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Yo Japs
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A J2EE application processes requests from the users and performs certain task.

- Each request comprises of several sub-tasks which are invoked one after the other. The application context object is updated each time the sub-task is through with the job.
- At the end of processing the request, the application context object contains the overall result of the processing done.
- The context object is then processed further to extract the key details of the result and the record is stored in a database. The result is then sent back to the user.

As evident from the points mentioned above, the processing of the context object does not add much value as far as the processing the user request is concerned. The application performance should improve by good amount if the step of DB insertion is done later asynchronously.

Any views on which should be the most optimised way to achieve this (saving the application context object). Should writing to the disk be performant as compared to the DB insertion?

Thanks in advance for your views/suggestions/comments.

Cheers,
Yogesh

PS: The application is supposed to process approx 1,20,000 requests in a day & hence application response time is a prime requirement
 
Paul Sturrock
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Persisting the state of your application asynchronously is fine, so long as your application can tolerate the much longer transaction time. If you know for certain that the data you are persisting "off-line" is not shared with any other user and cannot be updated in any other way, then you are probably OK doing this. You will also need to ensure that either your application can tolerate some lost updates or you have some additional recovery mechanism should your application fail before it can persist its state.

Remember that the file system is not a transactional resource, so though its performance may vary from a database more fundamentally it is a different type of persistant store than a database. Also remember that you cannot directly access the file system in a distributed environment (or at least there is no easy way to do this).
 
Yo Japs
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Paul,

First of all, Many thanks for your time and suggestions. Here are a few more details about the 'data'.

- The data in question is the result of the processing done by the application in response to the user request. The user gets the response synchronously. However, the result is also stored in a Database as a historical data.
- While processing the user request, such historical data (according to the type of request) is checked by the application. As far as the functionality is considered, the application should be quite OK if there is a small error in the historical data. Nothing would go wrong if it is not 100% correct.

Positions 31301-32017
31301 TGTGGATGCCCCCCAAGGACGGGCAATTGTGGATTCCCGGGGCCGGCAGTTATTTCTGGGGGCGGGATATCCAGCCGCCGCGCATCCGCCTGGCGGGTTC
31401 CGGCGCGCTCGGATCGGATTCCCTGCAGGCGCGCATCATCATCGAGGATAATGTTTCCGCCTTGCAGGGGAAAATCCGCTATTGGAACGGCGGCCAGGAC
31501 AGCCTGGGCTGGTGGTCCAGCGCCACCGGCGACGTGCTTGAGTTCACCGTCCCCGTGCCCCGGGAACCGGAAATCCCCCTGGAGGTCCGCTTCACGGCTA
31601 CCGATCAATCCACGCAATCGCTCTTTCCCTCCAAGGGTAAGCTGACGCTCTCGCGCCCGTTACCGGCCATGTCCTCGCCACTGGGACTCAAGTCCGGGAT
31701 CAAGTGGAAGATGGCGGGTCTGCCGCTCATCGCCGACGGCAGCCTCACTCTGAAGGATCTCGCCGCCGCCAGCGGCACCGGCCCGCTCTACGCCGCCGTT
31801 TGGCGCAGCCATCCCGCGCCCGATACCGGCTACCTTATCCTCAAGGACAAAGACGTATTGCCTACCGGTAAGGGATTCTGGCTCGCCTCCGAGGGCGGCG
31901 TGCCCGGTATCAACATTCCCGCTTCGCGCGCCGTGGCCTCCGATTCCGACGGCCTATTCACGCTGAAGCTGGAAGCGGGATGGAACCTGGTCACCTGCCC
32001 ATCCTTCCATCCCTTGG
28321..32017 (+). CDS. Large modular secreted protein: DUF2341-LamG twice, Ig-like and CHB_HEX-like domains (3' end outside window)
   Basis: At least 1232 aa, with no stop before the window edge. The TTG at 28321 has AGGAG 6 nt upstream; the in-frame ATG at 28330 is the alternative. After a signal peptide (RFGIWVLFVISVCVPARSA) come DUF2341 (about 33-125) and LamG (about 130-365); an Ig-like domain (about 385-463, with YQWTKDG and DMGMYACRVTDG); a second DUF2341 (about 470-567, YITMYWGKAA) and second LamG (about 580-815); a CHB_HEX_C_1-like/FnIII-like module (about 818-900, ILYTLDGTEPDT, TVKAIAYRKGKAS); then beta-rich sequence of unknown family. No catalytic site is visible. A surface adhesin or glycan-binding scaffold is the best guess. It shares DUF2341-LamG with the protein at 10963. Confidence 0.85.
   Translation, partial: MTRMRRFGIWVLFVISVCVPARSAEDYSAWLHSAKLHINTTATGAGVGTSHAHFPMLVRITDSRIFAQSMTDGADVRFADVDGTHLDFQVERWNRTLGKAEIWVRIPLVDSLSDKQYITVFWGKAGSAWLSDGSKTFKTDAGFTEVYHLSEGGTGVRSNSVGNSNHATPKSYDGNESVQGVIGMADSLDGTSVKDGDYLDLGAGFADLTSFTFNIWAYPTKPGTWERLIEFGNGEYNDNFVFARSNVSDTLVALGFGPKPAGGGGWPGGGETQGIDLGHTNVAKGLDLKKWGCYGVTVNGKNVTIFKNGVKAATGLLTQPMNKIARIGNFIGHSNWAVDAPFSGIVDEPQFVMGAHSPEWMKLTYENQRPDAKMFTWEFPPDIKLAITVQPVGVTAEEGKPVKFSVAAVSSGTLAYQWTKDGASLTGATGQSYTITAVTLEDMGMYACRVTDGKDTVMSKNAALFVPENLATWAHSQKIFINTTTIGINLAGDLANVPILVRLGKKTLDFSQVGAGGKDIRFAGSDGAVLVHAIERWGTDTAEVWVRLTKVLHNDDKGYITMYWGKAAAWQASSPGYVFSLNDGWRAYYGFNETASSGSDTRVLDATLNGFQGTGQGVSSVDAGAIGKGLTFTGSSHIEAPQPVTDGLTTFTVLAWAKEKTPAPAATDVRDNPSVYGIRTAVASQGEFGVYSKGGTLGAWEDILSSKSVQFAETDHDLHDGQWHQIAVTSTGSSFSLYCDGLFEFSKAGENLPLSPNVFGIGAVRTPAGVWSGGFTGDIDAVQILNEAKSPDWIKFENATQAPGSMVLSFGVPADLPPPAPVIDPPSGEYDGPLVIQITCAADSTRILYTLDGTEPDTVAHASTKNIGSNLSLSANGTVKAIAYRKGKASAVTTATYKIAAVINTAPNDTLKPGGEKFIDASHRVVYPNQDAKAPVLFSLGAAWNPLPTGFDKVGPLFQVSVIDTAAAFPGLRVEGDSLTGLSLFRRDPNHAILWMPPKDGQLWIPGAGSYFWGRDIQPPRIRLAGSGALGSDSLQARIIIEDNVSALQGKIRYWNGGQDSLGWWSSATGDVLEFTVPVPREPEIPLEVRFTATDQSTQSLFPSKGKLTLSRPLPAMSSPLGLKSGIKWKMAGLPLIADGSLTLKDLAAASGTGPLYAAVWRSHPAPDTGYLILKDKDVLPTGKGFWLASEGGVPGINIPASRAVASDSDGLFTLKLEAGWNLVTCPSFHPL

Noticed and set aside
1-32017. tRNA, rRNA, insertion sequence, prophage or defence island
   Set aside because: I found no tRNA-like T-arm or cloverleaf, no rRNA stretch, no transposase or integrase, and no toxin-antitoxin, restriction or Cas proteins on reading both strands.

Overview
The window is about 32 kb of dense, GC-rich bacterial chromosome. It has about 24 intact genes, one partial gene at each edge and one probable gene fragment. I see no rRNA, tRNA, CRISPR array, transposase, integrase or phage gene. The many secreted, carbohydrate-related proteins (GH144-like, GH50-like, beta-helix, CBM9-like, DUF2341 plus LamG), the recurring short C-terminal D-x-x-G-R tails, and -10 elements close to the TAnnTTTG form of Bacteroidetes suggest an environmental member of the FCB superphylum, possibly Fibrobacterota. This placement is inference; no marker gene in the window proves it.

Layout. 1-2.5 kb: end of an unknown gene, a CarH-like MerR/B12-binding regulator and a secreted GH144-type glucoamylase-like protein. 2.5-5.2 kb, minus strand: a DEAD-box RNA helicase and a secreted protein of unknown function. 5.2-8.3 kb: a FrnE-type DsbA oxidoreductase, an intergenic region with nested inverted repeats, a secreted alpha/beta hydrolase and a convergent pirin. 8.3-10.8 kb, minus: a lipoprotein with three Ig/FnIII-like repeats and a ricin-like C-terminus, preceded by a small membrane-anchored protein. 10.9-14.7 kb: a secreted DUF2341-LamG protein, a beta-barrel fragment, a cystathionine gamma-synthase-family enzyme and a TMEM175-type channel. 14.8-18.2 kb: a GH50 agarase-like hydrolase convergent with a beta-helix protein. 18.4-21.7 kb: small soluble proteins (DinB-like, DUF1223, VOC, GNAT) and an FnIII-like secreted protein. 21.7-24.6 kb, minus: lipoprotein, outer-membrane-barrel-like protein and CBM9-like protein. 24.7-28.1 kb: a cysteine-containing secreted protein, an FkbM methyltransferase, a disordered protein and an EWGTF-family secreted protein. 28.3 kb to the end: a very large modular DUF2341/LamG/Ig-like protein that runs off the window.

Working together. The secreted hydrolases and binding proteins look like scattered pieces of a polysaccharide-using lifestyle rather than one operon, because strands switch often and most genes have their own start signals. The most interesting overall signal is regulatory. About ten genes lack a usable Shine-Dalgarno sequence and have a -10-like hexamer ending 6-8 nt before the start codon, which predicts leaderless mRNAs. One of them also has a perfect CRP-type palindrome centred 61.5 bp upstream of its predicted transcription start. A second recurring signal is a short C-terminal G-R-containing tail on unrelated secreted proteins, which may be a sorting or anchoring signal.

- The reason to look for means making it asynchronous is solely to save some processing time.

With the above inputs, could you suggest some efficient ways of achieving the objective.

Thanks in advance.

-Yj
 
Paul Sturrock
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So this is less application data than a log? Have you considered log4j's JMS appender? Or is it too simple for your requirements?
 
Yo Japs
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Sorry, I have not used/checked the log4j JMS appender. It would be helpful if you could provide some pointers as to how it may be helpful for my requirement.

Regards,
Yj
 
Paul Sturrock
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Well, you are the person best placed to understand your requirement, but a JMS appender will JMS to write a log asynchronously. Does this fit what you need?
 
Stan James
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I guess you have already measured your database update time carefully to make sure this is worth the complexity and risk.

To the overall concept, I've done this kind of thing before to speed up user response. Error handling was usually the biggest challenge. In one case, we put items into a "headless" processing queue, meaning no user attached. If the process failed, it put the items into another queue for human review, editing, and another try at saving. Putting items in a queue is not free; the process had to be fairly beefy to make this worth while.
 
It is sorta covered in the JavaRanch Style Guide.
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